# Glauberman type not implies p-constrained

This article gives the statement and possibly, proof, of a non-implication relation between two group properties. That is, it states that every group satisfying the first group property (i.e., group of Glauberman type for a prime) need not satisfy the second group property (i.e., p-constrained group)
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## Statement

It is possible to have a prime number $p$ and a finite group $G$ such that $G$ is a group of Glauberman type for $p$ but is not a p-constrained group.

## Proof

### Example of the special linear group

Further information: special linear group:SL(2,5), subgroup structure of special linear group:SL(2,5)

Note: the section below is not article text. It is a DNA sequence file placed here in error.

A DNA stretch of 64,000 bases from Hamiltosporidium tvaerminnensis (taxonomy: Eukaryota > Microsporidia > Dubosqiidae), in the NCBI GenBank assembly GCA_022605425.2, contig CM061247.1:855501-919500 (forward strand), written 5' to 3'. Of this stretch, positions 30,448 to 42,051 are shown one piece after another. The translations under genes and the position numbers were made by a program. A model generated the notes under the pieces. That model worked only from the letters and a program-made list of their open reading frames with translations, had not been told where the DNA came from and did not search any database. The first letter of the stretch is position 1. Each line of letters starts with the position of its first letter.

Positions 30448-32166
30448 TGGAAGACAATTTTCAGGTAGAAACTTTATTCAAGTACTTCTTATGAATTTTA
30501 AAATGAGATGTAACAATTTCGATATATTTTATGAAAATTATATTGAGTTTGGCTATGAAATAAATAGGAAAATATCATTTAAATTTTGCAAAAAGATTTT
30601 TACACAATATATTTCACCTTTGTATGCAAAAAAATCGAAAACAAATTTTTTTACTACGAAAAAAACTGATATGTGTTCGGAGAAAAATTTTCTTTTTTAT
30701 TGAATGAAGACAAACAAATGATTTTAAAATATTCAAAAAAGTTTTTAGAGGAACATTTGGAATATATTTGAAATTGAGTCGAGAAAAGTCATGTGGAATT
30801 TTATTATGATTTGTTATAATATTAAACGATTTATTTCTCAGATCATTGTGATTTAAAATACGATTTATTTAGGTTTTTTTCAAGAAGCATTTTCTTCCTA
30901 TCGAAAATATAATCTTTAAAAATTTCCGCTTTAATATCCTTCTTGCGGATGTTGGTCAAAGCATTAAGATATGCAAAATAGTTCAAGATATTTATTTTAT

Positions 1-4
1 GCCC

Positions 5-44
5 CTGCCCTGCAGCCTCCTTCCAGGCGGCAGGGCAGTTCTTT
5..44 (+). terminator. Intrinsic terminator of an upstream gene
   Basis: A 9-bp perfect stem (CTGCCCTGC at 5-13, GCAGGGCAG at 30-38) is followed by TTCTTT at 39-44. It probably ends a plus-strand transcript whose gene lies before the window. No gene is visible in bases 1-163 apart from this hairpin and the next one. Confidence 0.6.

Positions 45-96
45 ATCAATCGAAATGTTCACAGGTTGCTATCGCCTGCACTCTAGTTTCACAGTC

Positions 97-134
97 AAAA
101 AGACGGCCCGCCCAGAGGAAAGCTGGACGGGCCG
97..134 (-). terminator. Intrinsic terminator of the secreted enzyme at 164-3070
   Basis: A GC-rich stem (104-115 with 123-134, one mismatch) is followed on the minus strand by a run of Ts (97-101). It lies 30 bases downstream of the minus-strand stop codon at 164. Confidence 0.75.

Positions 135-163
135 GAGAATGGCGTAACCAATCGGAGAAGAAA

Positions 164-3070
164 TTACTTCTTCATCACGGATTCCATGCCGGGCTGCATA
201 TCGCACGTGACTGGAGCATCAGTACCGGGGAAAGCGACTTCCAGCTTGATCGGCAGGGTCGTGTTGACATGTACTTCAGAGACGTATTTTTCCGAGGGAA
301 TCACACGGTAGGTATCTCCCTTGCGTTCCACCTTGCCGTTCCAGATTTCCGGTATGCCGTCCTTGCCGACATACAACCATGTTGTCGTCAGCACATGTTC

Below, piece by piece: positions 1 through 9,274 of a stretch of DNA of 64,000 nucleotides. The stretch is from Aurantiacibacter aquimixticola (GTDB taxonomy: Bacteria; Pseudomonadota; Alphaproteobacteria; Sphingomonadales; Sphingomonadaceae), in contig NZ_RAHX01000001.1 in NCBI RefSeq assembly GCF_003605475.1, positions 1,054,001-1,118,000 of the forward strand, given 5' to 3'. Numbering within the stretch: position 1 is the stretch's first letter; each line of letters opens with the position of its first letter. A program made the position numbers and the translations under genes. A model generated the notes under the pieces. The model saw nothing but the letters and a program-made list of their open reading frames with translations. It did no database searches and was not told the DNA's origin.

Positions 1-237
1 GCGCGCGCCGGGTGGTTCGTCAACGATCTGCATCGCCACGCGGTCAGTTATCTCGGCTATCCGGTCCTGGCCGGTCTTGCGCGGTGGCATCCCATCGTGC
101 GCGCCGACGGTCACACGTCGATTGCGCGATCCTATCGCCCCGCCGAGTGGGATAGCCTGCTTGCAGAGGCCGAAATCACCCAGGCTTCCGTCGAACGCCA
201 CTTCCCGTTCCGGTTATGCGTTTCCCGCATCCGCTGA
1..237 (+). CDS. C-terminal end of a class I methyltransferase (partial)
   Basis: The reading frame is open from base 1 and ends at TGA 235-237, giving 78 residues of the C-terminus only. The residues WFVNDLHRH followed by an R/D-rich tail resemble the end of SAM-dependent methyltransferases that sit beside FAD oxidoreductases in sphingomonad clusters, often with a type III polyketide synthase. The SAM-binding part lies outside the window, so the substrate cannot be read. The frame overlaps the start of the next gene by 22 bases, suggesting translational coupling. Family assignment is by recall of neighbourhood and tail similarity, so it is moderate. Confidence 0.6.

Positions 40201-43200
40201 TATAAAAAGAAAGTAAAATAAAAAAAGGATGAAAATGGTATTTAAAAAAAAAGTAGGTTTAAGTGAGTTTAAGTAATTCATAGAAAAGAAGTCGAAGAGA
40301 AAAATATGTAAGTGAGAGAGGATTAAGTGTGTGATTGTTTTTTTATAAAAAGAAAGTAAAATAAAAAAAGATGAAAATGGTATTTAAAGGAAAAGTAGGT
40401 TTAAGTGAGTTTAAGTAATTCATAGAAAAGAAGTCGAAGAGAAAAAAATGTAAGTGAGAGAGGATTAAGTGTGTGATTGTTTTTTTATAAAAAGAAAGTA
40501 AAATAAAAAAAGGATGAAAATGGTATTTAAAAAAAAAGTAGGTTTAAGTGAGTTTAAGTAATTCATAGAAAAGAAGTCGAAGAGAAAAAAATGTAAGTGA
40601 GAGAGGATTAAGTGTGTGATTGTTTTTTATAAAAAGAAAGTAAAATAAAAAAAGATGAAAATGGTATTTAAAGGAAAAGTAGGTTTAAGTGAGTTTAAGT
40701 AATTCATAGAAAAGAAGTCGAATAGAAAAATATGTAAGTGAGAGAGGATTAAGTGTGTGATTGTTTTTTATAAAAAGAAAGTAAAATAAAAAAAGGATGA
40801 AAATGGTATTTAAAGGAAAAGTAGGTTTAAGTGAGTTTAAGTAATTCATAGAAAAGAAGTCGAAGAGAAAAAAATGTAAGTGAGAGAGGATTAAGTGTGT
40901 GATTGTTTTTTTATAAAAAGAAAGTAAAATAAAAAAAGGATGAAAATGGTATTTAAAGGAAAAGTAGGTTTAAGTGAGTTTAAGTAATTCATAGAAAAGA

Let $G = SL(2,5)$ and $p = 2$. Then, $O_{p',p}(G) = Z(G)$ is cyclic of order two, and $G/Z(G)$ is a simple group isomorphic to alternating group:A5. If $P$ is a $2$-Sylow subgroup of $G$, then $P$ is isomorphic to a quaternion group and $P \cap O_{p',p}(G) = Z(G)$, so $C_G(P \cap O_{p',p}(G)) = G \not \subseteq O_{p',p}(G)$. Thus, $G$ is not $p$-constrained.

On the other hand, $Z(J(P)) = Z(G)$, so $O_{p'}(G)N_G(Z(J(P))) = N_G(Z(G)) = G$, so $G$ is of Glauberman type with respect to the prime $p = 2$.